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Making Democracy Work: Civic Traditions in Modern Italy Paperback – May 27, 1994

ISBN-13: 978-0691037387 ISBN-10: 0691037388

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Product Details

  • Paperback: 258 pages
  • Publisher: Princeton University Press (May 27, 1994)
  • Language: English
  • ISBN-10: 0691037388
  • ISBN-13: 978-0691037387
  • Product Dimensions: 9.2 x 6.1 x 0.7 inches
  • Shipping Weight: 14.4 ounces (View shipping rates and policies)
  • Average Customer Review: 4.1 out of 5 stars  See all reviews (15 customer reviews)
  • Amazon Best Sellers Rank: #39,347 in Books (See Top 100 in Books)

Editorial Reviews

From Publishers Weekly

Harvard professor Putnam offers an in-depth examination of Italian politics and government.
Copyright 1994 Reed Business Information, Inc.

Review

Winner of the 1994 Charles H. Levine Memorial Book Prize

Winner of the 1994 Gregory Luebbert Award

Winner of the 1993 Louis Brownlow Book Award, National Academy of Public Administration

Honorable Mention for the 1993 Award for Best Professional/Scholarly Book in Government and Political Science, Association of American Publishers

"Seminal, epochal, path-breaking: All those overworked words apply to a book that, to make the point brazenly, is a Democracy in America for our times."--David L. Kirp, The Nation

"A great work of social science, worthy to rank alongside de Tocqueville, Pareto, and Weber.... If [Putnam's] claims about the essential conditions of successful democracy are correct (and they almost certainly are), then politicians and political scientists alike will have to think again about democracy's prospects in Asia, Latin America, and Eastern Europe."--The Economist

"A remarkable study of `civic traditions.'"--Steven Lukes, The Times Literary Supplement

"It is rare that one comes across a classic in political science, yet in Robert D. Putnam's Making Democracy Work we undoubtedly have one. . . . Mr. Putnam's seminal work addresses in a rigorously empirical way the central question of democratic theory: What makes democratic institutions stable and effective? . . . [His] findings strikingly corroborate the political theory of civic humanism, according to which strong and free government depends on a virtuous and public-spirited citizenry--on an undergirding civic community. . . . One crucial implication of Making Democracy Work is that feeble and corrupt government, operating against the background of a weak and uncivic society, tends not to foster the creation of wealth, but rather to renew poverty. Overmighty government may stifle economic initiative. But enfeebled government and unrepresentative government kills it, or diverts it into corruption and criminality. . . . This may not, perhaps, be a universal truth; but it is directly relevant to the prospects of democracy in the United States today."--The New York Times Book Review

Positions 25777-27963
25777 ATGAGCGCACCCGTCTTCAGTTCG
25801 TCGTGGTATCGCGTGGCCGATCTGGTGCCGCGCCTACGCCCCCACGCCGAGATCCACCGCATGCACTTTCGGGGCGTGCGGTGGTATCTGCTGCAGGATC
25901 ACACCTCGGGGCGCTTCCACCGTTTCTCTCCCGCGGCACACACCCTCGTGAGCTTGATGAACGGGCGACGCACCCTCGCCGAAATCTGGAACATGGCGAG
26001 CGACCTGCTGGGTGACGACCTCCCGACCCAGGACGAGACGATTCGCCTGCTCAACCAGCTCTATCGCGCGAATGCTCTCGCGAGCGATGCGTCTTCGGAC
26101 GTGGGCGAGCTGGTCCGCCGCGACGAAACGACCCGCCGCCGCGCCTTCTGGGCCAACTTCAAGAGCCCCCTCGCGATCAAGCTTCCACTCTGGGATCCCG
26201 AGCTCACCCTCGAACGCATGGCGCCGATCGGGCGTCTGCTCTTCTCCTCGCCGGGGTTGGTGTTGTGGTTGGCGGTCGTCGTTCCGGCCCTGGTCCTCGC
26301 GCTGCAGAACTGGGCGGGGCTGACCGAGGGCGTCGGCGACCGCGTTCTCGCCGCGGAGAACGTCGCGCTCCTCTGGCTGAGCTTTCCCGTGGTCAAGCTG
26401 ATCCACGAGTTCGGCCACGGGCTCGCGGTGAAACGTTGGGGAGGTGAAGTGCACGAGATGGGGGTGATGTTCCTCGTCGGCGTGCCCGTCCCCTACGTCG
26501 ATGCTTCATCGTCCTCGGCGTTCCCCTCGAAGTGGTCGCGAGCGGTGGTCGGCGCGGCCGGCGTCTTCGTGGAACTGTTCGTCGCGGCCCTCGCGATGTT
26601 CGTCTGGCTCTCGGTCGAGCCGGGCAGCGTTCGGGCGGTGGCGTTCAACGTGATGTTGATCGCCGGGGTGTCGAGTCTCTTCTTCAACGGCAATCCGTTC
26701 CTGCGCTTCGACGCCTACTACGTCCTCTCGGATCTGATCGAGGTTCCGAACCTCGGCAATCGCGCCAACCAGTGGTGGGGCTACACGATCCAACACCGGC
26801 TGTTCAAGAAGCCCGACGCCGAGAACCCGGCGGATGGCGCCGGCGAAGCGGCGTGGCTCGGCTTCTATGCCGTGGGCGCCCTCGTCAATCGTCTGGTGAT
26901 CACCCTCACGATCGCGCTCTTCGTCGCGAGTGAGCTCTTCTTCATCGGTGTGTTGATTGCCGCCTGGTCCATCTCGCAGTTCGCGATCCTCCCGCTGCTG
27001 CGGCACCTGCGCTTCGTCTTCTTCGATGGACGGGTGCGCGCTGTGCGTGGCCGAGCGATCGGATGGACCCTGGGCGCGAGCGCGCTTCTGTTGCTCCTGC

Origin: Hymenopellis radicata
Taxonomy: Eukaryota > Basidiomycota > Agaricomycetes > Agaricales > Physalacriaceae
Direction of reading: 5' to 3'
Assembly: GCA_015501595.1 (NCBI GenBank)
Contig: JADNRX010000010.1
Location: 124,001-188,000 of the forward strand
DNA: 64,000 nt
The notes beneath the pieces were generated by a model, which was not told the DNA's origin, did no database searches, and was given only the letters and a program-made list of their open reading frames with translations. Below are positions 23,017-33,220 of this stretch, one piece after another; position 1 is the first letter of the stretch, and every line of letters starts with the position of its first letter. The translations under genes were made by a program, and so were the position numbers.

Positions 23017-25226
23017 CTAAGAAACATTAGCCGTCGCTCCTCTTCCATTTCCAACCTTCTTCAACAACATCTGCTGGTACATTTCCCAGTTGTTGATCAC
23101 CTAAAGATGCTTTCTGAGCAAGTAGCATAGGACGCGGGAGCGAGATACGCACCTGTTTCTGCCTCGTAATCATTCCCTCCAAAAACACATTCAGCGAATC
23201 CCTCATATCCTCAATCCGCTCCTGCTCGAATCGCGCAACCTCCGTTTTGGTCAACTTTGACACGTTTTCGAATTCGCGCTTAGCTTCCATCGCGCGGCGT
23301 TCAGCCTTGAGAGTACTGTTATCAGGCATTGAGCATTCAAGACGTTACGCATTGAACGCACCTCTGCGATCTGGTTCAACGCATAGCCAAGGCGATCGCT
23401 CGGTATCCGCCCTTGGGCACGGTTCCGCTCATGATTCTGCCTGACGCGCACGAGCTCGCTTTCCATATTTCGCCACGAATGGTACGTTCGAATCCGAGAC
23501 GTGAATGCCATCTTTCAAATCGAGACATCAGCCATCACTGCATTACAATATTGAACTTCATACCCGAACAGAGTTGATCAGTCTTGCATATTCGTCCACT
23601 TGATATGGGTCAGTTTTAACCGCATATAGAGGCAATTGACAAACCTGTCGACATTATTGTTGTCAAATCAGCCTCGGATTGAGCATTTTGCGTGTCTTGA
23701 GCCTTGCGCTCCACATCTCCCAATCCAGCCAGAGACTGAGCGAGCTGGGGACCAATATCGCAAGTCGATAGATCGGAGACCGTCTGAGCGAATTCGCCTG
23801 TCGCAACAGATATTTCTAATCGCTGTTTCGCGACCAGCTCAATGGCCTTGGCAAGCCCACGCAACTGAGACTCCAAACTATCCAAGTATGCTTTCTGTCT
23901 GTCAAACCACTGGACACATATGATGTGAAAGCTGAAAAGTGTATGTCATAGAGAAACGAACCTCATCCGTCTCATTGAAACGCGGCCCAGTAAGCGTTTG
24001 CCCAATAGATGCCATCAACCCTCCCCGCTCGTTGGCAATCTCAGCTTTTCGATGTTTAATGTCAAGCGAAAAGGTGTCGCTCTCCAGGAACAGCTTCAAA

More About the Author

Robert D. Putnam is the Peter and Isabel Malkin Professor of Public Policy at Harvard University and founder of the Saguaro Seminar, a program dedicated to fostering civic engagement in America. He is the author or coauthor of ten previous books and is former dean of the John F. Kennedy School of Government. He lives in Cambridge, Massachusetts.

Customer Reviews

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The way a society holds its values defines how institutions are developed.
Shawn Denney (shdenn@earthlink.net)
Regardless of whether you agree with his theories, if you are at all interested in Political Science, it is a must read.
David H. Hessler
The question that is asked within this work is whether social capital influences the performance of democracies.
Dr. Who, What, Where?

Most Helpful Customer Reviews

35 of 39 people found the following review helpful By ChairmanLuedtke on February 22, 2001
Format: Paperback
The central concept of Putnam's study is "institutions," but he frames these institutions as both an independent and a dependent variable. Positing that institutions shape politics, but institutions themselves are shaped by history, Putnam is able to explain both the causes and the effects of political institutions among Italian regions. The "effects" portion of his study is the lesser of the two in importance; basically, the fact that all Italian regions got identical institutions in 1970, and yet the performance of these institutions varied widely across Italy, sheds much doubt on the questionable theory that formal institutional design itself is a primary determinant of government performance (although most Italians North and South agree that the new regional governments have been a change for the better).
But if institutional design has limited explanatory power, then what other variable can better account for institutional performance? This is the more important half of Putnam's work, for it is where he shows that "social context and history profoundly condition the effectiveness of institutions" (182), by unveiling his more controversial and powerful independent variable: civic culture. What is civic culture? It goes by many names and concepts for Putnam (civic traditions, political culture, civic involvement, social capital, republican virtues) but in its most basic form it is "norms of reciprocity and networks of civic engagement" (167).